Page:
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19 Lee mas

TítuloA residual based a posteriori error estimator for an augmented mixed finite element method in linear elasticity

TítuloA residual based a posteriori error estimator for an augmented mixed finite element method in linear elasticity

According to the above, and strongly motivated by the competitive character of our augmented formulation, we now feel the need of deriving corresponding a posteriori error estimators. More precisely, the purpose of this work is to develop a residual based a posteriori error analysis for the augmented mixed finite element scheme from [10] in the case of pure Dirichlet boundary conditions. A posteriori error analyses of the traditional mixed finite element methods for the elasticity problem can be seen in [5] and the references therein. The rest of this paper is organized as follows. In Section 2 we recall from [10] the continuous and discrete augmented formulations of the corresponding boundary value problem, state the well-posedness of both schemes, and provide the associated a priori error estimate. The kernel of the present work is given by Sections 3 and 4, where we develop the residual based a posteriori error analysis. Indeed, in Section 3 we employ a suitable auxiliary problem and apply integration by parts and the local approximation properties of the Cl´ ement interpolant to derive a reliable a posteriori error estimator. In other words, the method that we use to prove reliability combines a technique utilized in mixed finite element schemes with the usual procedure applied to primal finite element methods. It is important to remark that just one of these approaches by itself would not be enough in this case. In addition, up to our knowledge, this combined analysis seems to be applied here for the first time. Next, in Section 4 we make use of inverse inequalities and the localization technique based on triangle-bubble and edge-bubble functions to show that the estimator is efficient. We remark that, because of the new Galerkin least-squares terms employed, most of the residual terms defining the error indicator are new, and hence our proof of efficiency needs to previously establish more general versions of some technical lemmas concerning inverse estimates and piecewise polynomials. Finally, several numerical results confirming reliability, efficiency, and robustness of the estimator with respect to the Poisson ratio, are provided in Section 5. In addition, the capability of the corresponding adaptive algorithm to localize the singularities and the large stress regions of the solution is also illustrated here.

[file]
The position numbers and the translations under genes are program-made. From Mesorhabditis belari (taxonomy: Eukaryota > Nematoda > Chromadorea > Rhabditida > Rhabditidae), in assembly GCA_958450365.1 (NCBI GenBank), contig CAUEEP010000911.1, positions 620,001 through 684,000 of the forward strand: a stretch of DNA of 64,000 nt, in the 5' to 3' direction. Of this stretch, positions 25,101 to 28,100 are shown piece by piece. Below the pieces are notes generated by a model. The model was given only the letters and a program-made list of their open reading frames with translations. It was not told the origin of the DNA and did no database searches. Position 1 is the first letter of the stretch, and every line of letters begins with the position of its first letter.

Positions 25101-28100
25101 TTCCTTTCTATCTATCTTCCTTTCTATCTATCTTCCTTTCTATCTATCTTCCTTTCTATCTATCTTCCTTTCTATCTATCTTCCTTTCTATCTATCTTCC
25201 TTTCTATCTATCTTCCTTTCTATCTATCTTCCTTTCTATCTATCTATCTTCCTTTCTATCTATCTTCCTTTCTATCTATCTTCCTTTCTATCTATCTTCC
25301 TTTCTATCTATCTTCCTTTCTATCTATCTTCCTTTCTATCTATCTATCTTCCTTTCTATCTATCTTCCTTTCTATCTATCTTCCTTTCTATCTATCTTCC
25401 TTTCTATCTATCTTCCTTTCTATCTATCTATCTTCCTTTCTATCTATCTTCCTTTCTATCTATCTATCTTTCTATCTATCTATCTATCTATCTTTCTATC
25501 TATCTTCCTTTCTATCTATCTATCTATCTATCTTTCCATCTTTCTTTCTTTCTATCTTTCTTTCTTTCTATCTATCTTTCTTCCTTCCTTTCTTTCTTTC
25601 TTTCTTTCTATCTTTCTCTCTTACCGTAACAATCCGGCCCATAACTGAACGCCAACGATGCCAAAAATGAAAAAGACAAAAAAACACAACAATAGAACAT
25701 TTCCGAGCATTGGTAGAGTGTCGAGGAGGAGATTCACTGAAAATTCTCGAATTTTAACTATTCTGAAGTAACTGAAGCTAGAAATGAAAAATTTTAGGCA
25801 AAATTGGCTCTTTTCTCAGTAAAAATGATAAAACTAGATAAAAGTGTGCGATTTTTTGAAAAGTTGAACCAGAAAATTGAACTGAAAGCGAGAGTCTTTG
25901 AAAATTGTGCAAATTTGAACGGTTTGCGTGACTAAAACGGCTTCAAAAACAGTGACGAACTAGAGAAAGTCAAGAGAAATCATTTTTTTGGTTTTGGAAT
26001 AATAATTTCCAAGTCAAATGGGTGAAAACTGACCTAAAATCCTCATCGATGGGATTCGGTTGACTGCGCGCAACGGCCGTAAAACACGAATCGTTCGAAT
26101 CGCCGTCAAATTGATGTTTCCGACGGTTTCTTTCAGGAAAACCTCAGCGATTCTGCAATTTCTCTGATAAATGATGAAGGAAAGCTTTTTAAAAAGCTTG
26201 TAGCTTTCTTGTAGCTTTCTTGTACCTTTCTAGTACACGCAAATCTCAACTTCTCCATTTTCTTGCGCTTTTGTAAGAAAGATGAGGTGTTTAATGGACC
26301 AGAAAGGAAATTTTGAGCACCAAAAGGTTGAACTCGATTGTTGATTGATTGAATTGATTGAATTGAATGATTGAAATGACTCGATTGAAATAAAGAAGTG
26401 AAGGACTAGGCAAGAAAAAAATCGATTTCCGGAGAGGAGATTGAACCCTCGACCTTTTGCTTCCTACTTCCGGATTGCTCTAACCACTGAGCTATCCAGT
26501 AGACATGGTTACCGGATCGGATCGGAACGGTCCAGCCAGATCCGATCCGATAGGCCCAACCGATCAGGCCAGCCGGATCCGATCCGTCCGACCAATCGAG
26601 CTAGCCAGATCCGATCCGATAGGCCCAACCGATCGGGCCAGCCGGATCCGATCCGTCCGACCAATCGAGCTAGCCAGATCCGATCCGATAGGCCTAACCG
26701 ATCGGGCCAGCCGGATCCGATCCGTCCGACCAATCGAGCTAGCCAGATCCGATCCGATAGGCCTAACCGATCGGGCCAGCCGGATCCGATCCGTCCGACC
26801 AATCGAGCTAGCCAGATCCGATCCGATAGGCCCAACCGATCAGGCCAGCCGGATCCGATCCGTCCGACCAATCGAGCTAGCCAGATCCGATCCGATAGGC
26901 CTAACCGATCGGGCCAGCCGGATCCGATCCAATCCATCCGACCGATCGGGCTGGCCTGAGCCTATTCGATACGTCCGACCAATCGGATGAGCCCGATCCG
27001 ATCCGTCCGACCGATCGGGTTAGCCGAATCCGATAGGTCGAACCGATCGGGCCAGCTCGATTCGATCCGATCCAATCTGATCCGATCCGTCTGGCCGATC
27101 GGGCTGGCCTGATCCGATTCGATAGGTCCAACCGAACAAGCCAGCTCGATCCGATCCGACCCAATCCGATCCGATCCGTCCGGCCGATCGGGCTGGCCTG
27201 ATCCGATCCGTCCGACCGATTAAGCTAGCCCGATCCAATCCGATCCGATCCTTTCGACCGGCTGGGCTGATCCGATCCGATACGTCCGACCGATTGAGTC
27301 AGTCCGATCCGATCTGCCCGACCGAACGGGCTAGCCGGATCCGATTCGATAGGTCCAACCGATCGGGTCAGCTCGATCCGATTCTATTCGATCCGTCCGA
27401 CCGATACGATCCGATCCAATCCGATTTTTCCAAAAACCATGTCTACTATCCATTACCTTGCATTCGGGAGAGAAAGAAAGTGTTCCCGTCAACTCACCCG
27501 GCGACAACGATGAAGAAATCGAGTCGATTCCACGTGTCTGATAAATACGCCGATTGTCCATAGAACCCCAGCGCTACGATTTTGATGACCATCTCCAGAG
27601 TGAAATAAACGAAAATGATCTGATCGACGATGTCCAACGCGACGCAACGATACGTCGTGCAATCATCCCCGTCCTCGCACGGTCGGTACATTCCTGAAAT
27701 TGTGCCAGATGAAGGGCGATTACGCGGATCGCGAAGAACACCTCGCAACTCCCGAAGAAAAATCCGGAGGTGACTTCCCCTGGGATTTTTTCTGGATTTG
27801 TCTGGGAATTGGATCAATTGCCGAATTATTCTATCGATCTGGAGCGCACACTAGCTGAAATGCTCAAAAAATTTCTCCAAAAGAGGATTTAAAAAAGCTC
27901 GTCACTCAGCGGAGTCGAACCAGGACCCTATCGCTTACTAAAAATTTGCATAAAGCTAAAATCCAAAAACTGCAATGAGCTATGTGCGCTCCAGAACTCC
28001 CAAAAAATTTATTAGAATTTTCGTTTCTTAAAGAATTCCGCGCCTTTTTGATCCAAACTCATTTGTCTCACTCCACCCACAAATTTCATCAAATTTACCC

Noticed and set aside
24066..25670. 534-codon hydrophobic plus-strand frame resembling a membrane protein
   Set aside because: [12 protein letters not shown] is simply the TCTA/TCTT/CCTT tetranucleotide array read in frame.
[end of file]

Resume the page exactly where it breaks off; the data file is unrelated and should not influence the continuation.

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27 Lee mas